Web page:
The Henry Jackson Society has responded to today’s sentencing of Umar Haque, who was convicted of trying to recruit an “army of children” for Islamic State-inspired attacks in London.
The courts found that he had trained children as young as 11 for attacks on multiple targets, from Big Ben to the Westfield shopping centre.
Emma Webb, Research Fellow in the Centre for the Response to Radicalisation and Terrorism at The Henry Jackson Society, said:
“Given the enormity of Umar Haque’s plans and the significant harm he has done by seeking to weaponise innocent children trusted to his care, his long sentence is more than justified.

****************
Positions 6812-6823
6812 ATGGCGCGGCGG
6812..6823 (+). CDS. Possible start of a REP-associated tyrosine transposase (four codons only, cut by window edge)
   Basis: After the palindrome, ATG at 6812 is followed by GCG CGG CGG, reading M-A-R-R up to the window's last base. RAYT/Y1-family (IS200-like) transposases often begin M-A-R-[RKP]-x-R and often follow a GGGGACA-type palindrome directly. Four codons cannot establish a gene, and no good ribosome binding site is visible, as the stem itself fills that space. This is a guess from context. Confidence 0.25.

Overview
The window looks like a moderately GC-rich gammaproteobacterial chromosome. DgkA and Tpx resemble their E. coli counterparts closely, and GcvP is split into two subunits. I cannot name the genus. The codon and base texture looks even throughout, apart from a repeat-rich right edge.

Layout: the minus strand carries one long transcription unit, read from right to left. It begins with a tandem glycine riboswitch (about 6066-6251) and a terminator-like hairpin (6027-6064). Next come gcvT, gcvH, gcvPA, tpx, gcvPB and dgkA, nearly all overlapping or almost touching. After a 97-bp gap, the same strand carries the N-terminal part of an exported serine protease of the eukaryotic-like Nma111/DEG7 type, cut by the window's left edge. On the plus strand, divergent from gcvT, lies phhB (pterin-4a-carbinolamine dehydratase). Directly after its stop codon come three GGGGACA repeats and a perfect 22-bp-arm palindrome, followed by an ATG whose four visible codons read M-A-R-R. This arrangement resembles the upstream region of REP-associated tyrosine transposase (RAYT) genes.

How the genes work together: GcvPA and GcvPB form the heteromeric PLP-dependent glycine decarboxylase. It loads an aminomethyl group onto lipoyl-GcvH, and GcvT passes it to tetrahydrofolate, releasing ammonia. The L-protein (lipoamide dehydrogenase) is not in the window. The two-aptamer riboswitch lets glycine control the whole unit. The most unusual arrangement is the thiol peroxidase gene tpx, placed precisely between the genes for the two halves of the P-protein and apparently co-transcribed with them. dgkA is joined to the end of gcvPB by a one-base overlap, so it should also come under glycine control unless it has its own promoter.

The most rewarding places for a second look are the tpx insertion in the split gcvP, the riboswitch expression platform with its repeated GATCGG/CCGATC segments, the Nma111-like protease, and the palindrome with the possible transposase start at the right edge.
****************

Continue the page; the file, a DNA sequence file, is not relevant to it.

“Haque is a dangerous individual who used his position of power to prey on the most vulnerable in society. If he had succeeded, he would not only have ruined the lives of his victims but also destroyed the lives of the children and families he sought to exploit.
“This case further demonstrates the vulnerability of our schools and the urgent need to step up efforts to safeguard children from extremists.
“In order to control Haque’s pernicious influence, over the next 25 years prison staff are going to have to carefully control his interactions with other prisoners—and should consider separating him from the general prison population.”